Closeup of 'A Burning Sense of Urgency'
How do you make your work, does it start with a sketch?
II usually start my process with free writing. I'll write in my sketchbook or on my computer and just try to write what I’m feeling about my work, what I want to make and what I am making. I write words or motifs I’m interested in painting, colors I want to use, feelings I want to reflect. From there I start my paintings by loosely using a photo reference. For a while I was photographing my friends and family underwater, using my families pool, and directing little scenes. We put a few chairs under, or a beach towel, one time we brought in a palm frond. Im drawn to the way the water literally warps the figure when the photograph is taken above the water. After taking a bunch of photos I go through them and look for images I feel are visually appealing, usually determined by a certain facial expression or how wonky the image is.
Closeup of 'Suzi In The Bay'
From there I draw lots of little thumbnails in my sketchbook, lightly plan out the composition, and then just start painting on the canvas! I let it be slightly intuitive, I like to work based on color and lately have been starting my paintings with my favorite paint from Golden: Quinacridone/ Nickel Azo, which I think may have been discontinued. I'll work my way into using cadmium red and then will add contrast and accents using a phthalo blue. I’m very attached to my colors and intend to play a little more with my color choices eventually but for now I’m enjoying these three. I work with acrylic paint and like to water it down to get that slightly translucent feeling on the canvas.
Where Algae Floats Past, Acrylic on canvas, 40" x 30", 2023
Many artists live by their routines, do you have your own studio or work ritual? What does that look like for you?
I prefer to paint mid afternoon/ evening and I always listen to music in the studio. I know its bad for me but my favorite thing is putting on my earphones and blasting my music so its super loud. What I listen to depends on my mood, I'll go from listening to Beyonce to Eryka Badu to Mort Garson’s Plantasia in one sitting. Usually I work on one painting at a time and aim to make about 2 to 3 finished paintings a week.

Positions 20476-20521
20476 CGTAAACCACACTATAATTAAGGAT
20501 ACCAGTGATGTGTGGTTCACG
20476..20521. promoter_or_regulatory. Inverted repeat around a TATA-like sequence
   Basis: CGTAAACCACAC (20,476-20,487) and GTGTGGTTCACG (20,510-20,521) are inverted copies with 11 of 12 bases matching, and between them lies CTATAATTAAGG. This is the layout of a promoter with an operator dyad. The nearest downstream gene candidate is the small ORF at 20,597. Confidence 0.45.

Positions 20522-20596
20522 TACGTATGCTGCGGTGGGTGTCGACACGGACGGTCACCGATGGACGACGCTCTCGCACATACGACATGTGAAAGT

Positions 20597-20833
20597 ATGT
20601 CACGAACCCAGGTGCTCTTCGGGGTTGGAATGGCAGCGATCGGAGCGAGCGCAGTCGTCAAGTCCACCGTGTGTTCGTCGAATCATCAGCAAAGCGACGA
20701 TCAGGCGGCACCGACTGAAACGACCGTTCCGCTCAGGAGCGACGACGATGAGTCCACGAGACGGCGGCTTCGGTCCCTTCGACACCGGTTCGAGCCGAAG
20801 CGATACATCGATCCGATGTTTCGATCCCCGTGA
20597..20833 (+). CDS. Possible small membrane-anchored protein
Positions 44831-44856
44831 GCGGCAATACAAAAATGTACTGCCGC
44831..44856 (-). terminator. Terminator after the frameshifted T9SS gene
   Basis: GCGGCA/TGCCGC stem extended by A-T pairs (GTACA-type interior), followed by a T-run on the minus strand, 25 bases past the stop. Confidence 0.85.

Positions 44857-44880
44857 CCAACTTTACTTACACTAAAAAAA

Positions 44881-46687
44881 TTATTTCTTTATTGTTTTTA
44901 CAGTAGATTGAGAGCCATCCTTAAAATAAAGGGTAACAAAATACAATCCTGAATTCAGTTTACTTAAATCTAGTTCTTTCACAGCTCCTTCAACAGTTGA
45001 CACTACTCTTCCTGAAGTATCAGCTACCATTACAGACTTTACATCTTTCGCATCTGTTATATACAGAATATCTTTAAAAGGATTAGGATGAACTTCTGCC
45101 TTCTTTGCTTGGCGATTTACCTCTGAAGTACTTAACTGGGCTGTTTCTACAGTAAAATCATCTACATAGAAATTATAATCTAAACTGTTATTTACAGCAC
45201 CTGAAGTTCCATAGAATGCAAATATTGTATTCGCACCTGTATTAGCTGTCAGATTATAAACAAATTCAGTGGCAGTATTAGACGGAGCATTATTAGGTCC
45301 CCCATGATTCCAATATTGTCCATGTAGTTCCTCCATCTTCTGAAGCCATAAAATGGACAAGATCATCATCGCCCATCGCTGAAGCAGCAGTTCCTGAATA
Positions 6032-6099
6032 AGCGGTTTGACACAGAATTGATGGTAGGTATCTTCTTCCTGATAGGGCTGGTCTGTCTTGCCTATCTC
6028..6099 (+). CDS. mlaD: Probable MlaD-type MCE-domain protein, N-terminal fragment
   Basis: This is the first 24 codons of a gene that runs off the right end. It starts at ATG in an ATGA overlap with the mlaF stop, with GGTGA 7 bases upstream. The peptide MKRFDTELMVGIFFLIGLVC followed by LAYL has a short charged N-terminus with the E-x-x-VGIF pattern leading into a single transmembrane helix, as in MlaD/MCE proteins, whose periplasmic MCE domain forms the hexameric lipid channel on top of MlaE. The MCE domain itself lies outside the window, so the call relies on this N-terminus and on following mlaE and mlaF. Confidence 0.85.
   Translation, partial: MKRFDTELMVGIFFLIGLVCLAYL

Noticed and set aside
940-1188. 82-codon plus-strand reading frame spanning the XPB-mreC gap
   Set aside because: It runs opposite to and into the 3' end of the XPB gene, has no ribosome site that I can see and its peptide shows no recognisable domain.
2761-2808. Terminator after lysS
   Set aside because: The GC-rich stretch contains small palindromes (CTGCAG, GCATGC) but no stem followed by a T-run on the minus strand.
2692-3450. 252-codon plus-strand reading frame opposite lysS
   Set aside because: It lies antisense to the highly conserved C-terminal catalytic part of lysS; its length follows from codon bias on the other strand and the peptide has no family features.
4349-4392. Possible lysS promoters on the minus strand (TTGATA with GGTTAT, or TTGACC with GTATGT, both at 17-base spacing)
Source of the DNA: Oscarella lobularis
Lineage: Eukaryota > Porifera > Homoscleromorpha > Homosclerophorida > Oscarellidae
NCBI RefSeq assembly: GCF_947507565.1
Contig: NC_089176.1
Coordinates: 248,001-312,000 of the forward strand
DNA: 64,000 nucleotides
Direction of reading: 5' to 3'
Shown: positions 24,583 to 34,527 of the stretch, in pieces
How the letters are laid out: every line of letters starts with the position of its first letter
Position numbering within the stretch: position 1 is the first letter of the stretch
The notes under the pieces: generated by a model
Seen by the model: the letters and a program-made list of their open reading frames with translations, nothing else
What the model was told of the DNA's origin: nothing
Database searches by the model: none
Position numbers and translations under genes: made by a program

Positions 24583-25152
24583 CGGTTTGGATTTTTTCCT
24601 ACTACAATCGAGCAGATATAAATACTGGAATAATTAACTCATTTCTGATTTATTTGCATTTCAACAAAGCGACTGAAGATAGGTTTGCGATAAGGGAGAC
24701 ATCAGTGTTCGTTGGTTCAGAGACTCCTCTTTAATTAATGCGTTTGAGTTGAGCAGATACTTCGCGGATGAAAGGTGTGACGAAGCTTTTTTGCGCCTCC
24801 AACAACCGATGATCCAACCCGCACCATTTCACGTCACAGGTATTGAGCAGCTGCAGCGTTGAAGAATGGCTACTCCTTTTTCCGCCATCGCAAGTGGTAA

Dad, Submerged, 2023, Acrylic on canvas, 24" x 20"
Who are your biggest influences?
Right now I’m really in love with the works of Christina Quarles, Jennifer Packer, Doron Langberg, and Catalina Ouyang. Some of my earlier influences include Louise Bourgeois, Jenny Saville, and Sarah Lucas.
Are there books or films that are an important source of inspiration?
Some books I’ve recently read that have really made an impact on me are Braiding Sweetgrass by Robin Wall Kimmerer, Disposable City by Mario Alejandro Ariza, and On Fire by Naomi Klein. I’m not sure if there are any specific movies that have been super influential but I’ve always loved the surreal and strange worlds that Hayao Miyazaki creates in his Studio Ghibli movies.
'Under Warm Water', Spinello Projects, Miami, FL, Photo taken by Michael R Lopez
How will Innovate Grant contribute to your practice?
Innovate Grant will support me in funding my practice so I can continue to make paintings that will lead to new growth and experimentation.
What’s the best piece of advice you’ve been given?
I think some of the best advice I’ve been given is to just make stuff and not think too hard about it. Ive spent a lot time overthinking and not making anything because I've been worried that the concept won’t come across or that the work isn't doing what I want it to do. Sometimes you just gotta make things and the language will come to you eventually.
What is the best advice you would give to other artists?
I would probably say the same! I would also say to make sure you’re not making work alone. Go to gallery openings, bring friends over and ask for feedback, watch Art21 videos, and have conversations with artists about their practice. I think it's important to build community, and artists can get stuck in their own head. Either way, making art is more fun when you’re doing it with other people too!